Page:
Automatically judging sentences for their grammaticality is potentially useful for several purposes — evaluating language technology systems, assessing language competence of second or foreign language learners, and so on. Previous work has examined parser ‘byproducts’, in particular parse probabilities, to distinguish grammatical sentences from ungrammatical ones. The aim of the present paper is to examine whether the primary output of a parser, which we characterise via CFG production rules embodied in a parse, contains useful information for sentence grammaticality classification; and also to examine which feature selection metrics are most useful in this task. Our results show that using gold standard production rules alone can improve over using parse probabilities alone. Combining parser-produced production rules with parse probabilities further produces an improvement of 1.6% on average in the overall classification accuracy.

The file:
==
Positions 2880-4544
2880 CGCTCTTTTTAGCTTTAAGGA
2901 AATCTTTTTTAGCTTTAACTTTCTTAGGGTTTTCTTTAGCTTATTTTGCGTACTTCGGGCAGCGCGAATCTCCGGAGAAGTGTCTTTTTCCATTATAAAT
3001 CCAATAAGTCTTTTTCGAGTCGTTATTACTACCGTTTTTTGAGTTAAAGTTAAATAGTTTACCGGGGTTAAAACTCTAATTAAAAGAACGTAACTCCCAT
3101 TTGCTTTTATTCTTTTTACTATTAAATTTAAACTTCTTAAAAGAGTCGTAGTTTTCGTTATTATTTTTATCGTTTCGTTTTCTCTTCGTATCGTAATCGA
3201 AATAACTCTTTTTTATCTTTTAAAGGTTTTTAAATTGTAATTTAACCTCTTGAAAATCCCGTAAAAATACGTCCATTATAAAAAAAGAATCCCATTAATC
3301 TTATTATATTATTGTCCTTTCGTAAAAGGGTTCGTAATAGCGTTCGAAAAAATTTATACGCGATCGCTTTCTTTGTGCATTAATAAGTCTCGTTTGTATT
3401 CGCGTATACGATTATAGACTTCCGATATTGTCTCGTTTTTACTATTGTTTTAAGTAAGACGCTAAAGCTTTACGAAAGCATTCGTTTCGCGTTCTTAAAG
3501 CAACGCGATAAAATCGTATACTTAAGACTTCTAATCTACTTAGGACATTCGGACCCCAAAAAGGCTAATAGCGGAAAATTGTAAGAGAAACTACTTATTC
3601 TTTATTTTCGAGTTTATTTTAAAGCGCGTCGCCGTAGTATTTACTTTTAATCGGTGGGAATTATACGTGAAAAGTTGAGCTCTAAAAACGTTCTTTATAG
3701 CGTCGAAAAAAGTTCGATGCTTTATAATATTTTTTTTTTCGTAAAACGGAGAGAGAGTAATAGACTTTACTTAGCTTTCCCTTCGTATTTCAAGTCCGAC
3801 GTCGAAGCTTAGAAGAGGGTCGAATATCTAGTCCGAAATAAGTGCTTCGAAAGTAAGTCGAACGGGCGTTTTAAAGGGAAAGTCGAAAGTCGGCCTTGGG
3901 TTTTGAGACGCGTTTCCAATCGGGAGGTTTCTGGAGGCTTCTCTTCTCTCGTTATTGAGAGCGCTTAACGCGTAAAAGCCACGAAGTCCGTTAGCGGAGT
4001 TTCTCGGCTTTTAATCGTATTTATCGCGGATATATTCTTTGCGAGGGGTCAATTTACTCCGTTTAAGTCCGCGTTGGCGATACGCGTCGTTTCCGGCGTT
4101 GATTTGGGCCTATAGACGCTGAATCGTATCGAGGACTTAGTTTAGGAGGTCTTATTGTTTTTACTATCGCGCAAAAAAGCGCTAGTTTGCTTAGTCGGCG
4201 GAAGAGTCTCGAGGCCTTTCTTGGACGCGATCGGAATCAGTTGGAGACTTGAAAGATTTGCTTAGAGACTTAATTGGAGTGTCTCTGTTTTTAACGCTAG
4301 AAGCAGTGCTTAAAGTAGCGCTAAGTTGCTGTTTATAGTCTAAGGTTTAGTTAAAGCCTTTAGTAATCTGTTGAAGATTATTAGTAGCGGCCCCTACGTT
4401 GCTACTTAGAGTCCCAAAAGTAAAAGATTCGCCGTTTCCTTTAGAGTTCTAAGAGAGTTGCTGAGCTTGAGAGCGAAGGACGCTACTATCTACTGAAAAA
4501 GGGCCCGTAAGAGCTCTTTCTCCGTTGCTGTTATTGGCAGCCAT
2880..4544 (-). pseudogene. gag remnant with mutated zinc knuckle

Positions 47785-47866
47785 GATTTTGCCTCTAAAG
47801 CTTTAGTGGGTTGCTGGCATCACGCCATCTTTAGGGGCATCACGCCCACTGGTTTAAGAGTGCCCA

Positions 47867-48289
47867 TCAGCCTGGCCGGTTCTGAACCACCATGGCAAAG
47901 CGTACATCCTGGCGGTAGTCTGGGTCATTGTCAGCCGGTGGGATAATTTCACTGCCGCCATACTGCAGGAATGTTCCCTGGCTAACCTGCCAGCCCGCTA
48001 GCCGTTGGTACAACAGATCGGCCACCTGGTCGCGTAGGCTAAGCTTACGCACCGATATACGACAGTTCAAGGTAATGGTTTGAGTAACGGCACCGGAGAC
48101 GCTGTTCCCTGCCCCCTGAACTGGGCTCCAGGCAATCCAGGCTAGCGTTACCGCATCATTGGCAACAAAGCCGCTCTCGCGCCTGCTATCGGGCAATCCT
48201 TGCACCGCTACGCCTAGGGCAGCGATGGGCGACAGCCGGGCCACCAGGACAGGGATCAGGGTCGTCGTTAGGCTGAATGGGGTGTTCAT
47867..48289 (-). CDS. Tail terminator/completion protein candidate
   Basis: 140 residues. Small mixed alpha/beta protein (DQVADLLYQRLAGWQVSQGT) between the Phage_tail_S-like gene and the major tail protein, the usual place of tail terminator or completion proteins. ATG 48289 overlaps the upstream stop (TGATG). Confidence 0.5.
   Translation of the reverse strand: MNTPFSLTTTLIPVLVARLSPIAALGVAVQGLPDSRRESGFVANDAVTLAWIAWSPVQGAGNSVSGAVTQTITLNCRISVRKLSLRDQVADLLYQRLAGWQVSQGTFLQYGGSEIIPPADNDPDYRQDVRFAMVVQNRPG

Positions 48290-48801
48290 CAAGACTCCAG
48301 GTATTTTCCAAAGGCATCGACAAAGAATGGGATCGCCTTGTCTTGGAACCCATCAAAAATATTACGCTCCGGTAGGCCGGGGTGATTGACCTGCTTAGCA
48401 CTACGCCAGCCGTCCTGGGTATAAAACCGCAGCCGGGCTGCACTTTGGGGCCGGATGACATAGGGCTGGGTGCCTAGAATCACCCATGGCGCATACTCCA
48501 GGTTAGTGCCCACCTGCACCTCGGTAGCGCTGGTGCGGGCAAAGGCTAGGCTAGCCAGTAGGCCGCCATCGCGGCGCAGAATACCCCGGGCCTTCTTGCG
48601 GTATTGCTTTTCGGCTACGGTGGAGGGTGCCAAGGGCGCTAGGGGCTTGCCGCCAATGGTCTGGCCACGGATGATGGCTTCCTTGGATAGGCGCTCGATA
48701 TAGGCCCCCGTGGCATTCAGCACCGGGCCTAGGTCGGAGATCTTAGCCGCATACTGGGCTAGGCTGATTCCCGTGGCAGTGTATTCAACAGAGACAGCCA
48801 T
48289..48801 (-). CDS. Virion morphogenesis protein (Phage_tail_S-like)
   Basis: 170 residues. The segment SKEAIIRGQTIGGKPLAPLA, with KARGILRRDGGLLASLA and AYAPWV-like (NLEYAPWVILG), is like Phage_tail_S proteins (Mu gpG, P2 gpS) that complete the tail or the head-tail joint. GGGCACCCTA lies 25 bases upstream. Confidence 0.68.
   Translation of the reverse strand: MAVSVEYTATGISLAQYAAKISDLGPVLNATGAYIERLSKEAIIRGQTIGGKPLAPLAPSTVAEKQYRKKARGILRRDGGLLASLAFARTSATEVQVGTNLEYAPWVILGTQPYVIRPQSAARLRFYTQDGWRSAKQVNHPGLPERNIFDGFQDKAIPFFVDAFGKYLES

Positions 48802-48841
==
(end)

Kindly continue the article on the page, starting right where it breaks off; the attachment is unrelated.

|Number of pages||9|
|Journal||Proceedings of the Australasian Language Technology Association Workshop 2010|
|Publication status||Published - 2010|
|Event||Australasian Language Technology Association Workshop - Melbourne|
Duration: 9 Dec 2010 → 10 Dec 2010